Sleepless in America

Healthy rest, problem sleep, and the dreams and nightmares therein

Sleeping Alone

Sleep disorders contribute to more couples sleeping separately.

Every night millions of people in relationships are sleeping alone. Others are trying to sleep but are unable to do so due to their bed partner and are thinking about moving to a couch or another bedroom. Perhaps the most common scenario occurs when one person is desperately trying to cover his or her head with a pillow in a futile effort to block out the nerve racking snoring coming from the other side of the bed. Or maybe the awake partner is getting kicked unpredictably from time to time. More frightening is the sudden violent lashing out of a bed partner that can result in significant injuries to either or both people. Others are unable to sleep because their significant others are restless due to insomnia or perhaps have chronic illnesses which keep them from sleeping soundly. The repeated jerking or shifting of position of the uncomfortable person can keep the other person from getting needed sleep. The "land of Nod" can be elusive, indeed.

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One of the most interesting things about these kinds of sleep problems is that the person with the disorder is often less affected by it, at least in the short run, than his or her bed partner - or other people in the house. Loud snoring can be so bad that people in other bedrooms or even other floors of the house may be unable to sleep. In fact snoring may reach 69 decibels - which is indubitably very loud! A pneumatic drill produces, for example, 70 to 90 decibels. There are many other sleep related problems which can also result in couples sleeping apart - in different bed rooms or in different parts of the house.

It also turns out that people are not sleeping alone just because of sleep disorders. Other factors such as the need for space or problems in relationships can also contribute. Surveys taken since 2000 indicate a large and growing number of people are sleeping separately. A random national telephone survey in 2001 found that 12% of married Americans were sleeping alone and that jumped to 23% in a survey conducted in 2005. While some may be sleeping apart because of a need for emotional or physical space or because of emotional distance created by the breakdown of a relationship, the vast majority are doing so because it is the only way they can get some sleep.

Of course the most common reason for sleeping apart is snoring. Snoring occurs when soft tissue structures in the pharynx vibrate with breathing during asleep. While snoring is most likely not a completely benign problem for the snorer, it often takes its greatest toll on the bed partner. It is also possible that both bed partners have significant snoring and who gets to sleep on any given night may depend on who gets to bed first or who can best sleep through the sound of a rail car passing beside the bedroom window.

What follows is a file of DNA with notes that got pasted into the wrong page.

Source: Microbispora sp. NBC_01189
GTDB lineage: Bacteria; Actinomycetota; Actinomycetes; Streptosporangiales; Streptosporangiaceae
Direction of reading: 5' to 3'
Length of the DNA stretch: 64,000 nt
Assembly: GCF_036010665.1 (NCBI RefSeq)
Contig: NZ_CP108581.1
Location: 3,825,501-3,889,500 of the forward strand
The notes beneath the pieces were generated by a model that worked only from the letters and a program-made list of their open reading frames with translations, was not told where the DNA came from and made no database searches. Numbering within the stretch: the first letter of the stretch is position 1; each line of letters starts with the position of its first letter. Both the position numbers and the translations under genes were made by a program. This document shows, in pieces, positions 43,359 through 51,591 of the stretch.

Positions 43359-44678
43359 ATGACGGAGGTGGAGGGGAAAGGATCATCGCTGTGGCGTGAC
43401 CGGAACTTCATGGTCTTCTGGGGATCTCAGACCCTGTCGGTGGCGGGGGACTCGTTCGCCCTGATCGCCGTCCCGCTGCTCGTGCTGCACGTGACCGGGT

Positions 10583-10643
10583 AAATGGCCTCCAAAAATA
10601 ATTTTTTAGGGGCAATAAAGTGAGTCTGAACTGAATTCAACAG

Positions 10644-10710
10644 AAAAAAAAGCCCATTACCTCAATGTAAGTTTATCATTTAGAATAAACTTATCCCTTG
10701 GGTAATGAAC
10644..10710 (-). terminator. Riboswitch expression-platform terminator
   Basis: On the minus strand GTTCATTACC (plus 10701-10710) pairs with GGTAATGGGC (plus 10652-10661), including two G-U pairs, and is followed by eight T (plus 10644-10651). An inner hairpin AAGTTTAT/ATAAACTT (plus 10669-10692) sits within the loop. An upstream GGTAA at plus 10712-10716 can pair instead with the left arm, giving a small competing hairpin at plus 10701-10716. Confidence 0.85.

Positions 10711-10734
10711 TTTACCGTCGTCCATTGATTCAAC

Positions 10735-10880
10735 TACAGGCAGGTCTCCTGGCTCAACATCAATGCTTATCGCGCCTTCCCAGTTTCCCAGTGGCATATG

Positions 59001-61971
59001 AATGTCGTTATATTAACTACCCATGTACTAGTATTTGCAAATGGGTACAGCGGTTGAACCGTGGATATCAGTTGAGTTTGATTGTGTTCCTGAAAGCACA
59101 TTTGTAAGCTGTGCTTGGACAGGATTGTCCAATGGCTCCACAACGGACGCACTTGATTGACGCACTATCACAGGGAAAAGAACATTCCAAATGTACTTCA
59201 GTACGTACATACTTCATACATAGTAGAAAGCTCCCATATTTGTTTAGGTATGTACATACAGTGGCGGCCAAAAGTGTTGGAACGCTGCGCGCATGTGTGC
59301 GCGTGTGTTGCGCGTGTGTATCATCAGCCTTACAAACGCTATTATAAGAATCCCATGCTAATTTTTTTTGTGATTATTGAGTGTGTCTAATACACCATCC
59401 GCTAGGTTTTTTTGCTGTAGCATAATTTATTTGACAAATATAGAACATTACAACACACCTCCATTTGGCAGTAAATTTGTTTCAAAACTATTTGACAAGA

Another potentially disruptive sleep problem is periodic limb movement disorder. Periodic limb movement are repetitive, stereotyped movements of the legs and sometimes the arms that occur in a pattern of at least four in a row, lasting 0.5 to 5 seconds that are repeated after 4 to no more than 90 seconds. These movements may or may not wake the person with them but they can interfere with the bed partner's sleep as he or she is repeatedly kicked or elbowed during the night.

In a previous post I discussed an unusual and rather rare sleep problem, REM Sleep Behavior Disorder (RBD). This disorder can be fairly dramatic and harmful to the bed partner. In RBD the sleeper acts out movements related to the dream state, for example, lashing out forcefully to protect against an attacker. Unfortunately this can have severe repercussions for the bed partner who may be struck and perhaps seriously injured. When a partner has untreated RBD it may be necessary to sleep in another bed to prevent injury.

The most commonly diagnosed sleep problem is insomnia. The restlessness and poor sleep habits of the insomniac can have a significant and deleterious impact on the sleep of the bed partner. It can be very difficult to get comfortable and fall asleep if your bed partner is constantly moving about, changing positions or getting out of bed and returning frequently throughout the night.


If you are sleeping alone while your partner is in another room, it may be due to relationship or personal space issues. In today's world, more than in the past, people are accepting of the need for personal space and sleeping apart, at least from time to time, may be a part of that. If relationship problems are the issue, counseling may be helpful. If it is because of a partner's sleep disorder, then help is also available. For each of the disorders discussed above there are effective and well researched treatments. You don't need to sleep alone because of a sleep disorder - your own or someone else's.

John Cline, Ph.D., is a clinical psychologist, Diplomate of the the American Board of Sleep Medicine, a fellow of the American Academy of Sleep Medicine and a clinical professor at Yale University.

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